Mama Madison: Why shouldn't girls love to build?

Instilling knowledge of math and science in our daughters

We are a "words," not a "numbers," family, I've often said. My kids' favorite subjects in school have always been language arts, history and foreign language -- the stuff humanities vs. engineering degrees are made of.

Sure, they liked Legos when they were little, but I don't think my children ever used them to build a house, fashion a robot or erect a skyscraper. No, they wanted Legos for every birthday and holiday in order to collect the "little guys" (especially the Star Wars "little guys") that came with every set. The rest of the thousands of building bricks we amassed still sit in a bin in the back of the basement.

This lack of interest in formulas and functions never bothered me much with my male offspring. I think I always took a certain secret pride in the fact that I was raising boys who liked theater, mythology and films from the golden age of Hollywood. Maybe, I hoped, they were helping to break the "boys like math, girls like reading and the arts" elementary school stereotype.

Unfortunately though, I might very well be as bad as former Harvard president Lawrence Summers -- or Mattel's 1992 marketing fiasco "Teen Talk" Barbie -- when it comes to raising my daughter.

She suffers, you see, from math anxiety and I'm partly to blame. I've allowed her over the years, without correction, to claim that she's bad at math. In attempts to make her feel better, I've even shared my own horror stories of being demoted from the top fractions group in sixth grade. And nearly failing pre-calc my freshman year of college.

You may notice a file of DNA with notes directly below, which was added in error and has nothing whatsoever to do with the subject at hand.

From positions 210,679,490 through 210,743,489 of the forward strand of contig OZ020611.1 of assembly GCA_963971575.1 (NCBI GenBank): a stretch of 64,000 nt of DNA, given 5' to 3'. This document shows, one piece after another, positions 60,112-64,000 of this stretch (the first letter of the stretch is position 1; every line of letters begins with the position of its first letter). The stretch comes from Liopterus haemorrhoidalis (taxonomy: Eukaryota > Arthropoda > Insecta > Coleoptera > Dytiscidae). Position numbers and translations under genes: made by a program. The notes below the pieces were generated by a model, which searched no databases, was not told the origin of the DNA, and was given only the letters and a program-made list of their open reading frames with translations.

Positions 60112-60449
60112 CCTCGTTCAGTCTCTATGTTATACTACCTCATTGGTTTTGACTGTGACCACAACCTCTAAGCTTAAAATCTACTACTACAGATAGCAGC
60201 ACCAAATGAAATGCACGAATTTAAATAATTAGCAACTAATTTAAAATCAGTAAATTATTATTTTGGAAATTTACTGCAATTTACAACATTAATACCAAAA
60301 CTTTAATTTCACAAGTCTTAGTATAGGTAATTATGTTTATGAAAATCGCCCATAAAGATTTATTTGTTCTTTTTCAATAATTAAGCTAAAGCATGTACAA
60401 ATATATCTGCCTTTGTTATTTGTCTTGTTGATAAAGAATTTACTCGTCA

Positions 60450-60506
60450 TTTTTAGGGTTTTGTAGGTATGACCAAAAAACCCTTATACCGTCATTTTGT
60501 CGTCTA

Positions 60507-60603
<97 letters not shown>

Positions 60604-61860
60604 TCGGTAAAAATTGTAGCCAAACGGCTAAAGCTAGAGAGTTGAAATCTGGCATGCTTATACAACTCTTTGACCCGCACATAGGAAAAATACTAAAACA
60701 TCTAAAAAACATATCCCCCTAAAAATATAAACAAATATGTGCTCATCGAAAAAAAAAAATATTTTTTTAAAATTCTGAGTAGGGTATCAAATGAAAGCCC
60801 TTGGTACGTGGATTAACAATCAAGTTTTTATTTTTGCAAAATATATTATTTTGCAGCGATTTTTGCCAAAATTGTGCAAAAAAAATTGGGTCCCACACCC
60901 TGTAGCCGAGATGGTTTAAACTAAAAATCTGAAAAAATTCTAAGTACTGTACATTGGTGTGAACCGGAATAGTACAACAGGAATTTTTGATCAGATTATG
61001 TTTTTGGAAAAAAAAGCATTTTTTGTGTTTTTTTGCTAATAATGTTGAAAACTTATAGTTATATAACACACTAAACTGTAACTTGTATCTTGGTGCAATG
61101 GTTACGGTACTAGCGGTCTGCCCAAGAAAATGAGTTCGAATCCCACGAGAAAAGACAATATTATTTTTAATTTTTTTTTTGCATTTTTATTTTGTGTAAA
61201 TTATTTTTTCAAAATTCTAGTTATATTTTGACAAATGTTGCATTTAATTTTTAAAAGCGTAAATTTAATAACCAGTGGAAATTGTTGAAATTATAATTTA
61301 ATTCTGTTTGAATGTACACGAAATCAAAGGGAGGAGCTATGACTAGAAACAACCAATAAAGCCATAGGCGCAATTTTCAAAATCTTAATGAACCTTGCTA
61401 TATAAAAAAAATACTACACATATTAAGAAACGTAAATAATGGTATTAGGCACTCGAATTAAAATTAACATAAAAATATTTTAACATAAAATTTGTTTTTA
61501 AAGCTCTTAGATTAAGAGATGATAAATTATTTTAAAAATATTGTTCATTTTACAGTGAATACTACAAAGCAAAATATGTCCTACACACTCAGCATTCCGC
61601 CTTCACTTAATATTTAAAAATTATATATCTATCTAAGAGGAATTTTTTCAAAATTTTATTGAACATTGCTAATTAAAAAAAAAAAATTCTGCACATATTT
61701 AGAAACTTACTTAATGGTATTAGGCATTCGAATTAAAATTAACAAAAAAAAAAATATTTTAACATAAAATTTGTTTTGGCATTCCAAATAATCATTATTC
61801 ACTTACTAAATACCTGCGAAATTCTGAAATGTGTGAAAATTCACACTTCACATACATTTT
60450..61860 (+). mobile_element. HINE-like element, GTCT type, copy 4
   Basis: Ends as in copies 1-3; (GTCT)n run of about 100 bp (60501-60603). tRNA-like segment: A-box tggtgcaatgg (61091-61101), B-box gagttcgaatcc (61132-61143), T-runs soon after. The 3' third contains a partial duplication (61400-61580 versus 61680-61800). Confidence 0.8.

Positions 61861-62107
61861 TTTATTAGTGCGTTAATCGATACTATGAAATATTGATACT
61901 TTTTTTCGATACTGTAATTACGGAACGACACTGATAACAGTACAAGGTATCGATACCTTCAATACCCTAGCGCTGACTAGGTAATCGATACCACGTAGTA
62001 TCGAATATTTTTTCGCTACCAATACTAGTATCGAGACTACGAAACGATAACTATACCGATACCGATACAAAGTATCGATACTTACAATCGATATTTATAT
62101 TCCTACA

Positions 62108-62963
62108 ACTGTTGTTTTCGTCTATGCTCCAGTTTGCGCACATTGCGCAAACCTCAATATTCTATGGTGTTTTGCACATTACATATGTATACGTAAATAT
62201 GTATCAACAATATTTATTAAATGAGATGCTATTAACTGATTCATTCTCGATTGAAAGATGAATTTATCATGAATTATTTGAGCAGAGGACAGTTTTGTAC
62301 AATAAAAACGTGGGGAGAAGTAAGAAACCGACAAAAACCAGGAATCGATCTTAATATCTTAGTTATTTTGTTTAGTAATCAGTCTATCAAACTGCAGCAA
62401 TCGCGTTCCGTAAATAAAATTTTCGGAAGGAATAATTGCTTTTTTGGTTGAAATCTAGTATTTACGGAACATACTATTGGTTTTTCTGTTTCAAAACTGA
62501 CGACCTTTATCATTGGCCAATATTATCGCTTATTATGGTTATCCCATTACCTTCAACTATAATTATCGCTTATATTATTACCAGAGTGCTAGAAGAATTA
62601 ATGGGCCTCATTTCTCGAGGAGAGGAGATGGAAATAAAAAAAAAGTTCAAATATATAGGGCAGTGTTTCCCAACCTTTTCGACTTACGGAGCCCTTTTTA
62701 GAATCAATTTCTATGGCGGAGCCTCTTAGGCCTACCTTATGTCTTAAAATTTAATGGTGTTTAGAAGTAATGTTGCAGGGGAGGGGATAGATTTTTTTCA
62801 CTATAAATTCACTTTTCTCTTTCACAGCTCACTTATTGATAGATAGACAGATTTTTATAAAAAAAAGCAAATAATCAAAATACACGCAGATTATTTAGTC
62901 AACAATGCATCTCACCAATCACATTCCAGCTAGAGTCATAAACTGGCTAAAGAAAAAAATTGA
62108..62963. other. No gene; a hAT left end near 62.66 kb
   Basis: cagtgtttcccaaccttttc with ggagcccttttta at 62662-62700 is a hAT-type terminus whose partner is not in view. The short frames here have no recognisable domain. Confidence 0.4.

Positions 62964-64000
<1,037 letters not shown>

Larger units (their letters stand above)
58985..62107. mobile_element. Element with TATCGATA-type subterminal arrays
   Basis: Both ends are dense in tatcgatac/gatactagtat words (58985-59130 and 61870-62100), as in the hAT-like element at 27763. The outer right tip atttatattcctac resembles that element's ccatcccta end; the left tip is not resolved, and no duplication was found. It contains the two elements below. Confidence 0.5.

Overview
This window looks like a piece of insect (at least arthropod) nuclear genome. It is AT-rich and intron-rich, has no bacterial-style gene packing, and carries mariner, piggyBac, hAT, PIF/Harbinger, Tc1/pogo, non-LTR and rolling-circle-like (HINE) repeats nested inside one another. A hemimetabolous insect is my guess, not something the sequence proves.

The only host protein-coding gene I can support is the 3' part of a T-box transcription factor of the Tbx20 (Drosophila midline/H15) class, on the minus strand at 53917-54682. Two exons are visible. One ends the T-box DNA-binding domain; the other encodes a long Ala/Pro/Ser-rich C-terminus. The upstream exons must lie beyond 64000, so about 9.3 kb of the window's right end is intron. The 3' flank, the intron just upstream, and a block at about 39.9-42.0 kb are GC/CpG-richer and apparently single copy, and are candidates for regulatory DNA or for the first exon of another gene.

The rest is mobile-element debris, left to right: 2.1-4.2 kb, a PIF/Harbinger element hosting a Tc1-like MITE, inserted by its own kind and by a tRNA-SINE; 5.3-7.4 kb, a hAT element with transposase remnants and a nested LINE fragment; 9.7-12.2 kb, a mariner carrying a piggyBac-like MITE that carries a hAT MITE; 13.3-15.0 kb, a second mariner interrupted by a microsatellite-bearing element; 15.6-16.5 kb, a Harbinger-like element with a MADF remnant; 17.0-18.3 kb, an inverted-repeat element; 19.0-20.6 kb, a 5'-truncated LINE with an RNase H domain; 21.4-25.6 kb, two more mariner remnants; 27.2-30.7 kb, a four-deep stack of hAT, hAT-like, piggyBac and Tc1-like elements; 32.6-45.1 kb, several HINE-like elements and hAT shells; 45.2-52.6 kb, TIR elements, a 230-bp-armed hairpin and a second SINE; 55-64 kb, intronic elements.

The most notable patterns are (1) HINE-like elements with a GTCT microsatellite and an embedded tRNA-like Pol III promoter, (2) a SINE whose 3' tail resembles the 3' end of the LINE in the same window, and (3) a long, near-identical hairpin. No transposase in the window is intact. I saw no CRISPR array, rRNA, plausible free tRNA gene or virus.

My daughter actually does just fine in math, but I've never once discussed with her the kinds of careers that strong computational skills allow for. She wants to be a writer or an artist -- all good, of course. But at the same time, it's a little embarrassing that she still thinks engineers only drive trains. And that going into banking means giving out lollipops to kids in the backseat of cars when their parents come through the drive-though.

But last week's Isthmus article on the lack of women in academia working on information technology really made me think. My daughter has left her Barbies, Teen Talk and otherwise, behind long ago. And now she spends just about all of her free time playing on my laptop. Isn't it high time then, she learns how to program one?

So, I guess I'll look into the scratch programming class likely to be offered by the Madison Children's Museum this coming spring. Hopefully, if all goes well, by the time she graduates from high school she will know that Python isn't just a type of snake. And that Java is more than an Indonesian island...or a flavor of Frappuccino.

And while my daughter may be a little bit too old for them now, Goldieblox, a female-targeted construction toy along the likes of Legos, Tinker Toys, and Lincoln Logs, seems like pure genius. I felt inspired and hopeful last week watching the company's latest You Tube video, which showcases the ingenuity of pint-sized tutu-clad actresses wielding hammers to the tune of Queen's power ballad "We are the Champions."

Because while I certainly don't berate a girl of any age for wanting to grow up to be royalty, there is no question that all potential "princesses", including my daughter, should know how to forge her own crown.

Our society needs to get creative about figuring out how to attract more girls to math, science and technology related fields. Necessity, after all, is the mother of invention. And who knows. Perhaps someday I'll be the mother of an inventor.

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